SoD Guidance

Several prominent standards and audit guidelines support the use of segregation of duties to address regulatory requirements.

  • The International Organization for Standardization (ISO) standard on IT and security techniques, ISO/IEC 27001:2005, section 11.03.01, specifies that no hard-coded credentials should be allowed in any automated log-on process.
  • The Payment Card Industry’s Data Security Standard, section 8.5.16, accepts hard-coded passwords as an acceptable risk, but requires that the production environment protect the credentials against unauthorized use.
  • In ISACA’s Control Objectives for Information and Related Technology (COBIT) — a standard that is generally used as a guideline for Sarbanes-Oxley Section 404 compliance — sections AI3.4 and AI7.4 require the separation of developers from the production environment.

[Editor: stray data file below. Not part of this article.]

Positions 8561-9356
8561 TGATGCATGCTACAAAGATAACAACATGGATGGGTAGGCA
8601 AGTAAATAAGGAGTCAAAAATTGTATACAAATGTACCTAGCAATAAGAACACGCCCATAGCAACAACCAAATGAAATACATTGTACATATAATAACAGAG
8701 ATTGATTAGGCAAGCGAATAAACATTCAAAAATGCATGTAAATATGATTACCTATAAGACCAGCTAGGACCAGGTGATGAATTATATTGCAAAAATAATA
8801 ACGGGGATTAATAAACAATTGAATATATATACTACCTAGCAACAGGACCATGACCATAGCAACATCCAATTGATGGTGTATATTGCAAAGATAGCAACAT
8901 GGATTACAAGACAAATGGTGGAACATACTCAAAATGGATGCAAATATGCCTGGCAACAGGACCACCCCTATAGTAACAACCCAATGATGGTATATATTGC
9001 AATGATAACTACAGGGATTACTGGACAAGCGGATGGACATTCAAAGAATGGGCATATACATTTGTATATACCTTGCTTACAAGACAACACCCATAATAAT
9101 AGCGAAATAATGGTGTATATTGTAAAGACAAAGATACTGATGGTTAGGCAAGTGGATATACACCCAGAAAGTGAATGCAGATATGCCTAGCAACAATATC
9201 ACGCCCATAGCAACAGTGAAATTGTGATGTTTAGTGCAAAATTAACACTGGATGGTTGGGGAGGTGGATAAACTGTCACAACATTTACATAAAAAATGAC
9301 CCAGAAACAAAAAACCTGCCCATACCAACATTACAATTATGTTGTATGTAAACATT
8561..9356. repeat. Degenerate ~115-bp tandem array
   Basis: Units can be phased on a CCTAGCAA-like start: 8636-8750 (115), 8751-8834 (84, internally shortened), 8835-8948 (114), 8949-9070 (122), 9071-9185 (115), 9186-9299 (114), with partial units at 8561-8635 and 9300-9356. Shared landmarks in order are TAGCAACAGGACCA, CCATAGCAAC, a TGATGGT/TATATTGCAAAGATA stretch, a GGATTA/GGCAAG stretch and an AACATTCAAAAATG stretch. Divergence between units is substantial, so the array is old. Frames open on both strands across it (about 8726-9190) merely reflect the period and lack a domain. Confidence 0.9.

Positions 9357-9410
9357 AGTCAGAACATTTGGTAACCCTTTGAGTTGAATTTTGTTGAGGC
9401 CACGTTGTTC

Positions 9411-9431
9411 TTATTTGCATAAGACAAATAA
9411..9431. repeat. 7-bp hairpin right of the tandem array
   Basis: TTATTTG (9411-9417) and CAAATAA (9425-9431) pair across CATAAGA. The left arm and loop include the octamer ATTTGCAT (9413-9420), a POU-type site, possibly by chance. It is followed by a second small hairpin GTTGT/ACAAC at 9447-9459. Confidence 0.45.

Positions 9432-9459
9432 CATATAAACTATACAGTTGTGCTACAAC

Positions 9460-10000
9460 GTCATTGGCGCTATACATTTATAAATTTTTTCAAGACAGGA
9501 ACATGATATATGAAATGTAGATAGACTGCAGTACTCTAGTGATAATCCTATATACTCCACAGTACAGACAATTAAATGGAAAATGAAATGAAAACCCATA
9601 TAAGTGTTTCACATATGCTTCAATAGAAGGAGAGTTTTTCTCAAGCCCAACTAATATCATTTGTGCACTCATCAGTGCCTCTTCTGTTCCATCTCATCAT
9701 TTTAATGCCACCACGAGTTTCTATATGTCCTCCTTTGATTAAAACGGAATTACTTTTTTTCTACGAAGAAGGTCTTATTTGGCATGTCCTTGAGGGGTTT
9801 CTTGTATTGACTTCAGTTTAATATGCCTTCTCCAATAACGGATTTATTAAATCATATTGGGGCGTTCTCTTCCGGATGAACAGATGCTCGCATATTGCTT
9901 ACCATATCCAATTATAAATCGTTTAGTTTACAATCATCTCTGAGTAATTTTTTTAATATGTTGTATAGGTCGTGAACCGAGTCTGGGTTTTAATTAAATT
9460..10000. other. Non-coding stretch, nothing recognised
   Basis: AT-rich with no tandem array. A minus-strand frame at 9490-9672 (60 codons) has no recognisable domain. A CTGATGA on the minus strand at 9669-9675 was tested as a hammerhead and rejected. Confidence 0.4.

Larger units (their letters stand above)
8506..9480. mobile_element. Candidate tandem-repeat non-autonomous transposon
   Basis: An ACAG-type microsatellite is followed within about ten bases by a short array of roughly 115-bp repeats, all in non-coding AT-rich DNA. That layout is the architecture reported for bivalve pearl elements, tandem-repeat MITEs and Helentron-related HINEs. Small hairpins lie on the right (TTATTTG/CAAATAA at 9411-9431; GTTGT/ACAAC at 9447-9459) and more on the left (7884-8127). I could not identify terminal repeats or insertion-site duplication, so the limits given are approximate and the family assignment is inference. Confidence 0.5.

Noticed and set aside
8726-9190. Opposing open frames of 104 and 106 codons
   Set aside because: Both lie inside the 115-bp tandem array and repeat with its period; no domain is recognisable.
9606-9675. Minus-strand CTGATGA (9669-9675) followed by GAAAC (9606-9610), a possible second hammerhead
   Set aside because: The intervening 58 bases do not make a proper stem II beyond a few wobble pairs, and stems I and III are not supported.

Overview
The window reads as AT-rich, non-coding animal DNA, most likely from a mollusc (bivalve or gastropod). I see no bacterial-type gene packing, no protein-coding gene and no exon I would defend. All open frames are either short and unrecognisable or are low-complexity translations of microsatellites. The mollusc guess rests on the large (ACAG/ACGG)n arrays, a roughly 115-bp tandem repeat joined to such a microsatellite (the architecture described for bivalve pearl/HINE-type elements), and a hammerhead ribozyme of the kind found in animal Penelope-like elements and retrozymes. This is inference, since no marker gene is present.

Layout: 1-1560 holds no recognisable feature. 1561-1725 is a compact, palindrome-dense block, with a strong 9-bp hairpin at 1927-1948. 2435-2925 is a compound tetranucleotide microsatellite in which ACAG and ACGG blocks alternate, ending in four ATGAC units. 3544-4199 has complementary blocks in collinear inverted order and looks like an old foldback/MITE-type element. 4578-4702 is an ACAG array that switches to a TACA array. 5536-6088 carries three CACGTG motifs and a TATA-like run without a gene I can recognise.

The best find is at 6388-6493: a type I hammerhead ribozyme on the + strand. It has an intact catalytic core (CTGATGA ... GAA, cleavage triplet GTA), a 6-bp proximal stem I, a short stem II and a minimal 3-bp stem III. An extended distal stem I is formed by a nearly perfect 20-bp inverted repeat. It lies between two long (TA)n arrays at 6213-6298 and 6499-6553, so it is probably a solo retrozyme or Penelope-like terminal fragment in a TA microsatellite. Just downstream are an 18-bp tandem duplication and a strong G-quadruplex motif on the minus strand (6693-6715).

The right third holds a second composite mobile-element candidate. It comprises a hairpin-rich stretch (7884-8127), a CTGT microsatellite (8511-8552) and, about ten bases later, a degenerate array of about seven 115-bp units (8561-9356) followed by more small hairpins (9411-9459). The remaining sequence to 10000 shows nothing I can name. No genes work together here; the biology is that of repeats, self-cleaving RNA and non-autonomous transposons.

• The U.S. Health Insurance Portability and Accountability Act introduces the concept of least privilege access as a way to control and audit administrator and application support personnel access to critical files, scripts, and programs.
  • The IIA’s Global Technology Audit Guide on Identity and Access Management acknowledges that application-to-application connection credentials held within the applications are necessary and recommends that the use of those credentials be monitored for possible misuse.